Reduced ferredoxin can transfer electrons to thioredoxin, reducing it. Reduced thioredoxin can, in turn, transfer electrons to proteins to reduce their disulfide bonds. Four enzymes related to the Calvin cycle can receive electrons from thioredoxin and become activated, as a result.

    These include sedoheptulose 1,7-bisphosphatase, ribulose-5-phosphate kinase, fructose 1,6-bisphosphatase, and glyceraldehyde 3-phosphate dehydrogenase. Thus, in the light, electrons flow, causing NADPH to accumulate and ferredoxin to push electrons in the direction of these enzymes above, activating them and favoring the Calvin cycle. In the dark, the concentration of reduced NADPH, reduced ferredoxin, and reduced thioredoxin fall, resulting in loss of electrons by the Calvin cycle enzymes (oxidations that re-form disulfide bonds) and the Calvin cycle inactivates.

    Other enzyme control mechanisms

    Other means of controlling enzymes relate to access to the substrate (substrate-level control) and control of enzyme synthesis. Hexokinase is an enzyme that is largely regulated by the availability of its substrate, glucose. When glucose concentration is low, the product of the enzyme’s catalysis, glucose-6-phosphate, inhibits the enzyme’s function.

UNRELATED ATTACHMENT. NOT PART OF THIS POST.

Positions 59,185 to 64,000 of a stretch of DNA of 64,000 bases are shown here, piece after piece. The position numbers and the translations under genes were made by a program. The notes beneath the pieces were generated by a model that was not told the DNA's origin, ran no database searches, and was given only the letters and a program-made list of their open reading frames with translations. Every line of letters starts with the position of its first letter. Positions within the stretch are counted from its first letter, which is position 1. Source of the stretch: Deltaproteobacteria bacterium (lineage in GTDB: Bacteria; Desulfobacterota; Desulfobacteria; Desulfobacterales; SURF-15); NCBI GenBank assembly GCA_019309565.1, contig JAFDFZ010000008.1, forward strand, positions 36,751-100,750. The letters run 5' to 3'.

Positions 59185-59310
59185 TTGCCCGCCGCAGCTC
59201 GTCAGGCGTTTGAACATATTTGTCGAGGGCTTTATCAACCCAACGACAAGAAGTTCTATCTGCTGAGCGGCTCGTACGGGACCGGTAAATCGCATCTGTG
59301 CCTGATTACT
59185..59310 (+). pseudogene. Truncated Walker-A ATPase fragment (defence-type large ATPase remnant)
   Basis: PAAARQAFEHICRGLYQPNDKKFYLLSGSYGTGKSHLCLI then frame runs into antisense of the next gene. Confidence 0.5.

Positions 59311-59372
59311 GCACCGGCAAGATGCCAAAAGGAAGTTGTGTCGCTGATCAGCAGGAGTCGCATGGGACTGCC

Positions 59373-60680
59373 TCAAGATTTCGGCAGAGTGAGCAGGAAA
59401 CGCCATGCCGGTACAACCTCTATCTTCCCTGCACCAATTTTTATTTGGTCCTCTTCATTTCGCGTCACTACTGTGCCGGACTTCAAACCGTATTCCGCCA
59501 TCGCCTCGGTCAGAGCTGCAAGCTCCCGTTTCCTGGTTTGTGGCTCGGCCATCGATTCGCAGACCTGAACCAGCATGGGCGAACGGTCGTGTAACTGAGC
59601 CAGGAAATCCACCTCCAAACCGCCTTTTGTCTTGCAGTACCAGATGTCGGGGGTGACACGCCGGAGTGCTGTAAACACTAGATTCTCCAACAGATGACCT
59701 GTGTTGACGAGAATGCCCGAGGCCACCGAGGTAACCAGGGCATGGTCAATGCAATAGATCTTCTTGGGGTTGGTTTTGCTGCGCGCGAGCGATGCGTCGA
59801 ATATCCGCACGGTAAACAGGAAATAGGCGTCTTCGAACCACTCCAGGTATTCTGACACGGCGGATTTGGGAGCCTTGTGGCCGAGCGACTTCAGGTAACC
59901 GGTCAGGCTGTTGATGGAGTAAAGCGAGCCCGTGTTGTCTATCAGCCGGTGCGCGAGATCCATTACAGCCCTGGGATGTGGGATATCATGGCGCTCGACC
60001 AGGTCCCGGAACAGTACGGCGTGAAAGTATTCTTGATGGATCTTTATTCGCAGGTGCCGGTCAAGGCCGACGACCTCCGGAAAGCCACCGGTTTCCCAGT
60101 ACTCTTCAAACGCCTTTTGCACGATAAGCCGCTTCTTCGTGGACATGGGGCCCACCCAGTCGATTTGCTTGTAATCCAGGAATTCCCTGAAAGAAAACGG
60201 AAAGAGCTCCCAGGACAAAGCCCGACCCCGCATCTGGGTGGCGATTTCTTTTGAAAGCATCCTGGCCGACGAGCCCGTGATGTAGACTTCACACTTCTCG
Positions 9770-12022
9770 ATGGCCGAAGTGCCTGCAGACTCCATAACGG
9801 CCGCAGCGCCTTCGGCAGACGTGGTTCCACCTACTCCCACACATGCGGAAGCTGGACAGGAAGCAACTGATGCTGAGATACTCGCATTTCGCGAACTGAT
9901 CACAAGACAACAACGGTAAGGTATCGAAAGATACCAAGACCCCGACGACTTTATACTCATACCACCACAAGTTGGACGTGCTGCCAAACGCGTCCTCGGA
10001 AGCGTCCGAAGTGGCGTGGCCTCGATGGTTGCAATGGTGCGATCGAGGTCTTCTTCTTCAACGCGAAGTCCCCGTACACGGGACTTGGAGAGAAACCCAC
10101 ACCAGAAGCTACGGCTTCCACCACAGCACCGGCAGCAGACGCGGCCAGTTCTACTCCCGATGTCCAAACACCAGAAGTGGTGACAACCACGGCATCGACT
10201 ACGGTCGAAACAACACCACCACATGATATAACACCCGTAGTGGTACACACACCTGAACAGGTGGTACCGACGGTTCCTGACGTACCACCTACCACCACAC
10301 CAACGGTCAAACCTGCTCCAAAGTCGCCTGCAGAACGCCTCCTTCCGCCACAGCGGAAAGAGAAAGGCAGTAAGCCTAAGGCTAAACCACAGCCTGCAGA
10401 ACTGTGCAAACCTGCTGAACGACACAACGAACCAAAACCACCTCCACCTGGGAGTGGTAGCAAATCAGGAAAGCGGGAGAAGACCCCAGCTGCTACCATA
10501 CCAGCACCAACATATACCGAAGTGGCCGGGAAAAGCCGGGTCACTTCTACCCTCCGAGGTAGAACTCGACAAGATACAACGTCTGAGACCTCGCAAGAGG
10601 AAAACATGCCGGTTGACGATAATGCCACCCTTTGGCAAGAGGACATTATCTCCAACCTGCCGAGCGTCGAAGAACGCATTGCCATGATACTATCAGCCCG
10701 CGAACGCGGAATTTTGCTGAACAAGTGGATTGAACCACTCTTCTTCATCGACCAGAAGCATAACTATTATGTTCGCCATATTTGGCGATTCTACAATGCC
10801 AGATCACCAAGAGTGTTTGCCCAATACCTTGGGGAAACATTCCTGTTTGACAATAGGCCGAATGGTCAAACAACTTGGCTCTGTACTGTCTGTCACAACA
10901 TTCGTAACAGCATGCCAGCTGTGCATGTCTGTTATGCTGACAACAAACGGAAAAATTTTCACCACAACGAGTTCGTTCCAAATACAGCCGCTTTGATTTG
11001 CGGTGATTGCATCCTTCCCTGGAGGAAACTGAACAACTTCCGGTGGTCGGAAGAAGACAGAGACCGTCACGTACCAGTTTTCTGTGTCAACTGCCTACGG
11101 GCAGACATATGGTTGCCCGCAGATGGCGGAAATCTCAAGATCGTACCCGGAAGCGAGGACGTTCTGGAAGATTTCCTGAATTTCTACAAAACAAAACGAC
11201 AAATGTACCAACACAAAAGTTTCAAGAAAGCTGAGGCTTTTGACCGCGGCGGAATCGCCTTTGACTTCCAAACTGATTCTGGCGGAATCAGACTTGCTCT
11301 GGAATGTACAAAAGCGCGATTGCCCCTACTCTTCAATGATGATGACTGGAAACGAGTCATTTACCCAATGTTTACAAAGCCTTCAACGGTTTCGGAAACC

Regulation of enzymes by controlling their synthesis is covered later in the book in the discussion relating to control of gene expression.

    This page titled 3.2: Control of Enzymatic Activity is shared under a CC BY-NC-SA 4.0 license and was authored, remixed, and/or curated by Kevin Ahern, Indira Rajagopal, & Taralyn Tan.